One app to rule them all

26 April 2017 ... min read

26 April 2017

Dong Jian, 30, isn’t someone that marketing people would call a digital native. Born before the widespread adoption of digital technology, he’s little old for that. But that hasn’t stopped him from doing what close to a billion people in China do every day, and that’s use WeChat.

Dong Jian buys apples from a store in Beijing <br>using a WeChat barcode.

Dong Jian buys apples from a store in Beijing
using a WeChat barcode.

WeChat, or Weixin in Mandarin, is a social media app that has been so successful in China that it is difficult to live without it.

“WeChat is in all parts of my life,” explained Dong.

“I use it from morning to night, mainly the chat and payment functions, but also to see how my friends are doing.”

“I use it to order food, call a taxi, buy movies and train tickets and pay my utility bills. I also follow the official accounts of other companies that are in the same industry as mine.”

“Honestly, I have no idea how many times I use it each day because it is integrated into my life. There is no other app that is as widely used by all my friends.”

A necessity

Another user, Mila Anisa, 20, originally from Indonesia but now based in the Netherlands, was forced to use WeChat out of necessity when studying in Shanghai.

“University teachers all sent documents from lectures via WeChat. Every time I networked with local people they always asked me for my WeChat ID. Even promotions from restaurants… I quickly found out that WeChat was a necessity in China.”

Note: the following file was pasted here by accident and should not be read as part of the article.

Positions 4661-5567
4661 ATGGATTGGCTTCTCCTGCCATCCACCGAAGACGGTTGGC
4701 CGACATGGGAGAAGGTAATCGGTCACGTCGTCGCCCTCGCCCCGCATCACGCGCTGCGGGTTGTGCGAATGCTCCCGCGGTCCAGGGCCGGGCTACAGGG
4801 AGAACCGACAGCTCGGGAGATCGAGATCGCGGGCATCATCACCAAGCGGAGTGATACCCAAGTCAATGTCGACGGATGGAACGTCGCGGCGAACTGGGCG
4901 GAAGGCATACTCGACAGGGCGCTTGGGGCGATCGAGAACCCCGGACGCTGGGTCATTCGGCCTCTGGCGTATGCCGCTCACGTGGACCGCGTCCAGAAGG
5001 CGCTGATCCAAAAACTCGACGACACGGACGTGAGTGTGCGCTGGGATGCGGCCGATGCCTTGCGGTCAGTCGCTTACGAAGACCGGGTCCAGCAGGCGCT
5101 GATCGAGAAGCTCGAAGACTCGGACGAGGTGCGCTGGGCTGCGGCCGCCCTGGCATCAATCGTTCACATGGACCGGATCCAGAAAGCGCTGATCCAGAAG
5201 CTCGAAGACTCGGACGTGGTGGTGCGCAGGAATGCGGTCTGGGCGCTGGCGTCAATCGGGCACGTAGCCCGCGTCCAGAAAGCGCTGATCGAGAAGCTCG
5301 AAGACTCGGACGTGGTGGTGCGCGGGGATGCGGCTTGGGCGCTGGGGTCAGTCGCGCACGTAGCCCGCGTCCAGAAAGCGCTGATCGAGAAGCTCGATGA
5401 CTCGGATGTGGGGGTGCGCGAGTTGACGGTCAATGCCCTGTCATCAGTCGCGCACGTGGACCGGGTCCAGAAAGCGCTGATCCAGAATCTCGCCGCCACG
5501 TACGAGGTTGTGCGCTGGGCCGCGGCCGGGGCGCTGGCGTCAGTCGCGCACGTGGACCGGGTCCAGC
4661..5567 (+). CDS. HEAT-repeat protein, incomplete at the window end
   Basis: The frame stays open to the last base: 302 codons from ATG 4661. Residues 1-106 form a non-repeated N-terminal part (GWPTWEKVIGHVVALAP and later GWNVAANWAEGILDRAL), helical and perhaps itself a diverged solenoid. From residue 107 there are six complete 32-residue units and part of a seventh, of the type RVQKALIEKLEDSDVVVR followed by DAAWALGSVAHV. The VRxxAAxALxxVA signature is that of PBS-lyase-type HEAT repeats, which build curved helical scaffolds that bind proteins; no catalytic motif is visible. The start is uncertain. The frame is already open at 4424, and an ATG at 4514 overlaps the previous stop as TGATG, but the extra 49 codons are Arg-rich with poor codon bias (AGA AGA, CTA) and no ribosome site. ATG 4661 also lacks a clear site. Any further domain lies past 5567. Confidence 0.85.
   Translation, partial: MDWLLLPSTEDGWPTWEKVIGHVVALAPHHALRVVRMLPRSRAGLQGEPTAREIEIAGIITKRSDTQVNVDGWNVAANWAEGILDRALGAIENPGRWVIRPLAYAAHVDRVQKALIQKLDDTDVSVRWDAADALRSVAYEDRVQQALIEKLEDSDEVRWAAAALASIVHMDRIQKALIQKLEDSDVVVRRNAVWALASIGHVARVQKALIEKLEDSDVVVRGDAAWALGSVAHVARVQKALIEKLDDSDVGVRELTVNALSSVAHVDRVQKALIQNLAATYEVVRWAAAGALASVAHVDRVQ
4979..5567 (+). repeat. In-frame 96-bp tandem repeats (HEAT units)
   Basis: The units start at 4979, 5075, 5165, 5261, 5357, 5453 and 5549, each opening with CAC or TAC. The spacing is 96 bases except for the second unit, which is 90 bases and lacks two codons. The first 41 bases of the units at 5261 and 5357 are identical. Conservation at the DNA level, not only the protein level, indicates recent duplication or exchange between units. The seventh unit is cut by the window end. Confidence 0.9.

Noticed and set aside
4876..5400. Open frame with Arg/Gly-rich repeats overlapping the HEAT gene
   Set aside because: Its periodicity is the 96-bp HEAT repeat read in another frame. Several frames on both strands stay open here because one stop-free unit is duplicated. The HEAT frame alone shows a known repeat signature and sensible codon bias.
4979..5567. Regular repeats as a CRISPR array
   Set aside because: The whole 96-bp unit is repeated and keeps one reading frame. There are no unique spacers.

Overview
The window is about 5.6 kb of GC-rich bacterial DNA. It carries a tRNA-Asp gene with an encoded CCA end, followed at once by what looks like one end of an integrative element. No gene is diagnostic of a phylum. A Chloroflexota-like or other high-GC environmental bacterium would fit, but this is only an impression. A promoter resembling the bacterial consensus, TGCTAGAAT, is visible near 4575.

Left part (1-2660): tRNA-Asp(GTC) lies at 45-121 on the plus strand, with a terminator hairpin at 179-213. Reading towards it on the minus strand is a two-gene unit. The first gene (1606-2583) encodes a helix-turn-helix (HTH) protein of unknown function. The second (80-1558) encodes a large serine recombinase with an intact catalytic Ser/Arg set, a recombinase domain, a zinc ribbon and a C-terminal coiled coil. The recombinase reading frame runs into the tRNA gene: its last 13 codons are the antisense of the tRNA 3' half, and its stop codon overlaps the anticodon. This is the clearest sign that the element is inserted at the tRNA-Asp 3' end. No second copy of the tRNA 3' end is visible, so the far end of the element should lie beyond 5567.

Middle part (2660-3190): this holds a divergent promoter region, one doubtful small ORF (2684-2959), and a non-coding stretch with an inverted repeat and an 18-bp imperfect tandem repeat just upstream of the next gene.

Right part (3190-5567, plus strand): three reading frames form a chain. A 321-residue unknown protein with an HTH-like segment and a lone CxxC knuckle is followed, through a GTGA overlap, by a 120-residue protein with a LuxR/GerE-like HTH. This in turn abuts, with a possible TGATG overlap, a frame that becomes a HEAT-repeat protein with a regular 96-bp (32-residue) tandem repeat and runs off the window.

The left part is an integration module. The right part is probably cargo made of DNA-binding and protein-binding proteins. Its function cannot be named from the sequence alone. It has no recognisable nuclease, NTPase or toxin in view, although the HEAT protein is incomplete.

“Whether I liked it or not, I had to use it to communicate. And when I wanted to meet a friend and couldn’t find her, I used a feature that could see where I was and guide me. Although China is massive, I would never get lost in China because of WeChat.”

Mila quickly became an aficionado using the app to send documents, make payments, chat, call, video call, get news updates, upload pictures and even get passwords to enter parties or clubs!

“It’s only one app, but it covers everything. Most importantly, it’s fast,” she said.

“Whether I liked it or not, I had to use it (WeChat) to communicate.” – Mila Anisa.

"Whether I liked it or not, I had to use it (WeChat) to communicate"

- Mila Anisa

A phenomenon

Dong and Mila’s experiences with WeChat are not dissimilar to the app’s 800-odd million other daily operators. With users of all ages and demographics spending around one-third of their mobile internet use a day on WeChat, it’s not hyperbole to describe the app as a phenomenon.

It’s a platform that has given Silicon Valley firms, among others including ING, plenty to think about. WeChat, while fundamentally a messaging app, serves many of the functions that Western platforms such as Facebook, Skype, Uber, Expedia, Amazon, Spotify, PayPal, and Tinder can only provide individually.

Importantly, the juggernaut that is WeChat, doesn’t look like it’s slowing down. Owner Tencent have developed WeChat as a business tool with more than 20 million office workers able to apply for leave, seek reimbursement of expenses and check the progress of a project. In China, as Mila quickly found out, they don’t ask for a business card, but exchange WeChat ID’s.